34 Delawareans enroll in the new Economic Mobility Pilot Program
October 12, 2022
Education, training, and connection offer participants hope for a brighter future
We know that many of the neighbors we serve go to work every day, yet they aren’t earning enough to house and feed their families. Many of them — due to lack of technology, training, education, or skills – may feel stuck, with little to no hope of a brighter future.
Because food insecurity is a much more complex issue than a lack of adequate food, Feeding America is addressing the root causes related to this problem. In an effort to learn more and provide more efficient services, Feeding America awarded the Food Bank of Delaware a grant in October 2021 to explore and deliver services to identify and address root causes of food insecurity. The plan is to examine employment situations and help people find better employment through workforce development strategies as a means to positively affect neighbors’ food insecurity.
Six months after the FBD launched the Economic Mobility Pilot Program; coordinator Barbara Boese recruited 34 participants who are now taking steps to improve their lives by seeking employment, becoming better employed, or upskilling for a career. Eight of those participants are already making strides toward improved employment. For example, one woman was able to enroll in a Delaware State University program that will support her goal of becoming a teacher, and she’s receiving financial support from the state Division of Vocational Rehabilitation. Others have landed jobs or enrolled in training programs, such as a man with auto body and mechanical skills who connected to a vo-tech school where he will be a part-time instructor in that field. Another neighbor decided to re-certify to work as a security guard, and another is completing GED classes.
To recruit these participants and others, Boese hosted five focus groups, and also connected with neighbors at our mobile pantry sites, job fairs, and placed flyers at public libraries – all statewide. Most of the responses came through an email blast with the Economic Mobility flyer and also through registration on the website at https://www.fbd.org/economic-mobility/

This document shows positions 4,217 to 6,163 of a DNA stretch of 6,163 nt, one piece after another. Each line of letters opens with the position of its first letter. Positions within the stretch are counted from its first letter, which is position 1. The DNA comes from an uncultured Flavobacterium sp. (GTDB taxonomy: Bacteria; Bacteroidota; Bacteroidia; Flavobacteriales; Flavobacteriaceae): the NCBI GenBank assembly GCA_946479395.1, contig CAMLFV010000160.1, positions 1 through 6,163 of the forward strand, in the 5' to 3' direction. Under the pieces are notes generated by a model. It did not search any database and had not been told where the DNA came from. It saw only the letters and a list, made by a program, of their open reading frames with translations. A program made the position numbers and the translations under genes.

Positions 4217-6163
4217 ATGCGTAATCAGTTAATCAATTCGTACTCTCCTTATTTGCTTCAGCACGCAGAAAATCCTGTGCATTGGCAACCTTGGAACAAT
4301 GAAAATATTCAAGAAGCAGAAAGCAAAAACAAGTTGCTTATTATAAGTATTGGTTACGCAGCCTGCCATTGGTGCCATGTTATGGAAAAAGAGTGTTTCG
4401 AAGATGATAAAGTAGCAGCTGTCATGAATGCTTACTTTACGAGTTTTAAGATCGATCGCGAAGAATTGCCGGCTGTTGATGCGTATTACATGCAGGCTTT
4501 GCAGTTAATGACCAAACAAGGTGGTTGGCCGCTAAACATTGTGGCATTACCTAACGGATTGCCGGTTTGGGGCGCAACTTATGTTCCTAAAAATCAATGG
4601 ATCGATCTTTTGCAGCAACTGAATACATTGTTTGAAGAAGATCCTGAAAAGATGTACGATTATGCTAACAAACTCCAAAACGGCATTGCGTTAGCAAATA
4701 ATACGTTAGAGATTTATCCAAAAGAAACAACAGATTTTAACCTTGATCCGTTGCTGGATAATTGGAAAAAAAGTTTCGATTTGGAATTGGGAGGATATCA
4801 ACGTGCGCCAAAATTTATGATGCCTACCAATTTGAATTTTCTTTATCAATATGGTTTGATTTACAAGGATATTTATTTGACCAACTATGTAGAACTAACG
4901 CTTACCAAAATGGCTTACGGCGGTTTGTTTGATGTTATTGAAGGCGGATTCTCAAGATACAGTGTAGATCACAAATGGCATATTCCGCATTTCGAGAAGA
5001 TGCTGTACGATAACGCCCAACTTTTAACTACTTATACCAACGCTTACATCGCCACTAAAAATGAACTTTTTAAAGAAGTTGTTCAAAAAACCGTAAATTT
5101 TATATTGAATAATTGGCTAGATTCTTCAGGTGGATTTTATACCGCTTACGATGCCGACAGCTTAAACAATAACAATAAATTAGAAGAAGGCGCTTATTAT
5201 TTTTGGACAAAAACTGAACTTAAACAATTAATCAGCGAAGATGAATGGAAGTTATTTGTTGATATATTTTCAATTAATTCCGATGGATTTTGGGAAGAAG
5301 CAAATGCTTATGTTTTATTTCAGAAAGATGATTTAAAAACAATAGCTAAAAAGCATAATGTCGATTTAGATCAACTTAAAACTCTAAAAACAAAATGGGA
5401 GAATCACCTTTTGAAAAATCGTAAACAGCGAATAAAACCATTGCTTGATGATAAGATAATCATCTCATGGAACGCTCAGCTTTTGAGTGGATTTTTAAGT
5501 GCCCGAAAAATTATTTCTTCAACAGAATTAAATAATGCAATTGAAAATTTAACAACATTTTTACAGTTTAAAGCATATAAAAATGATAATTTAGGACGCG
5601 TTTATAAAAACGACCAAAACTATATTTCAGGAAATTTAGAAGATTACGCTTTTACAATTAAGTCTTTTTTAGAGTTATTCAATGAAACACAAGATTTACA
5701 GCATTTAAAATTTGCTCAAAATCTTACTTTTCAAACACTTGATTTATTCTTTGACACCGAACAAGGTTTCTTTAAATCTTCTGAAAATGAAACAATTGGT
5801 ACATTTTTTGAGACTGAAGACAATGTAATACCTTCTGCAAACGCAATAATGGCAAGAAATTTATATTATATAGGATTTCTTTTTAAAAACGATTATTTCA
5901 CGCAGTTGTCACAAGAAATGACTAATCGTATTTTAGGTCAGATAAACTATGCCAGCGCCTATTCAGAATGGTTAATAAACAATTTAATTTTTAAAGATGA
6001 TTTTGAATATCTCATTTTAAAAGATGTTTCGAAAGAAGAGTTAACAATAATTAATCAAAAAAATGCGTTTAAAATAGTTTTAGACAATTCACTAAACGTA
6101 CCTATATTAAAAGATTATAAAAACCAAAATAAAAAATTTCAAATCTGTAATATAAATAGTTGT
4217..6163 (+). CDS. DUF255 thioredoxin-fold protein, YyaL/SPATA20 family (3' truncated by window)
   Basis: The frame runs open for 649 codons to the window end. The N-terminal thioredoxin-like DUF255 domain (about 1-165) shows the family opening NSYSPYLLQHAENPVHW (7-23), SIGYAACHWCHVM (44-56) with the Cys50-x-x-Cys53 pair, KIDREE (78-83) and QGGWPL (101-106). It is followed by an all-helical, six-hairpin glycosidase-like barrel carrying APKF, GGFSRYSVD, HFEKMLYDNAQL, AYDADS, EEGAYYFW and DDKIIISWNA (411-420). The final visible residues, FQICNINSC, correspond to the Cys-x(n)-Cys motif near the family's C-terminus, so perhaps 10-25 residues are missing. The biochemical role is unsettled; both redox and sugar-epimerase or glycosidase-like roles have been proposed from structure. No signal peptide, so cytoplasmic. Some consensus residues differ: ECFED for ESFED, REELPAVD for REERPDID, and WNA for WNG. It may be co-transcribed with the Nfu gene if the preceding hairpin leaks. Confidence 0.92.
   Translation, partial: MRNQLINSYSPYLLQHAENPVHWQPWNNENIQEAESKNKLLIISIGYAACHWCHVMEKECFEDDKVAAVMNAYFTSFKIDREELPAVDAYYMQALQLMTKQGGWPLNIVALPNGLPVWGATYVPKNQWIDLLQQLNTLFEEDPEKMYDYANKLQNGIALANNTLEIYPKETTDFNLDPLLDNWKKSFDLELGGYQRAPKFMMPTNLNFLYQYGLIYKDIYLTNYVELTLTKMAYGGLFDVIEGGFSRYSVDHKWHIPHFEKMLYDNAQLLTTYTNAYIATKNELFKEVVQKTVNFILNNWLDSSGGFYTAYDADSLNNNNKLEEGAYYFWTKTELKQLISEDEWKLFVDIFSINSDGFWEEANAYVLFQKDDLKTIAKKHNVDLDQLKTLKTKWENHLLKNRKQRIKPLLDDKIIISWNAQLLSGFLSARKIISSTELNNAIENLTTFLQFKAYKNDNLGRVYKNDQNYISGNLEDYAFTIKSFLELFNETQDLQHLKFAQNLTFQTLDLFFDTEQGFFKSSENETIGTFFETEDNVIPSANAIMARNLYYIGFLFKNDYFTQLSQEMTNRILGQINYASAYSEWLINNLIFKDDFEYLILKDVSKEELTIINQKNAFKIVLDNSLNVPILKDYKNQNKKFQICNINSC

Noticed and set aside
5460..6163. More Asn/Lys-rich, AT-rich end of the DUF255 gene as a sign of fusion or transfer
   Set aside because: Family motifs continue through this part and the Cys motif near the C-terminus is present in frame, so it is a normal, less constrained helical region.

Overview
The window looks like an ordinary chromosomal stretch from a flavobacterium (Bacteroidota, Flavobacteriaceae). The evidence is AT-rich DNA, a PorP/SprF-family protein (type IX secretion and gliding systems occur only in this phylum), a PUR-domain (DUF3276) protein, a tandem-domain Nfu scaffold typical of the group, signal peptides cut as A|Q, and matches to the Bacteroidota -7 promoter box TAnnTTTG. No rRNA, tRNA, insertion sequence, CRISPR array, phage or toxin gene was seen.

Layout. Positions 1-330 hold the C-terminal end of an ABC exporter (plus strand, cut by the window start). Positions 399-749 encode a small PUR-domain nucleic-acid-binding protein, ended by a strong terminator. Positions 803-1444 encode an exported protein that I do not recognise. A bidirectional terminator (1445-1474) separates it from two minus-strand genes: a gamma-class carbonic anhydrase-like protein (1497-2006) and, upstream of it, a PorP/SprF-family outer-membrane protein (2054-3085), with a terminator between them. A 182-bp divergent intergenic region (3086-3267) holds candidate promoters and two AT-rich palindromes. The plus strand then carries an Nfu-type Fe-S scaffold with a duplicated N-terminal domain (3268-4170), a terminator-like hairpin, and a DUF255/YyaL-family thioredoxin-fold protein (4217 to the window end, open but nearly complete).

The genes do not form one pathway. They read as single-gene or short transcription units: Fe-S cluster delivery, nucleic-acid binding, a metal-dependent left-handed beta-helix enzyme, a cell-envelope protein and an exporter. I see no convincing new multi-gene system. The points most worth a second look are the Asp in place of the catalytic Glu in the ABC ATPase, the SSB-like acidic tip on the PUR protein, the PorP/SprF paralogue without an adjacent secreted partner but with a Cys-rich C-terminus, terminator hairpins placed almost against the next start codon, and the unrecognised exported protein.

“This is about people, their personal journeys, and making meaningful steps forward,” she said, noting that response to the program came from all three counties and included five unhoused people. Boese is developing partnerships with training programs as she triages and develops strategic plans with neighbors to meet their individual needs. “I’m still working through responses. Intervention takes time,” she explained. “It’s a person-centered coaching service where the neighbor’s career goals drive the case plan and action steps.”
Meanwhile, she has connected people to resources and services. For example, one neighbor obtained her business license. She is embarking on professional skills to build her brand and find startup capital, while another neighbor is re-certifying as a security guard.
Boese explains most participants identified a financial goal and were then referred to the free Stand By Me program where they receive individualized financial coaching skills from Food Bank of Delaware financial coaches to learn how to effectively use their money.
Yet, Boese discovered some unforeseen challenges. “Most had little access to the internet or technology, or computer literacy,” she said.
While this process grant concludes in December, Boese believes it will move forward to provide more coaching. “I guess we’ll see. This program is exploratory, how to address the root causes of food insecurity from the premise of workforce development. Eventually, we will take the lessons learned, and Feeding America will compile a playbook for Food Banks across the country to begin to address the root causes of food insecurity in their region or state.”
Visit www.fbd.org to learn more about services offered by the Food Bank of Delaware.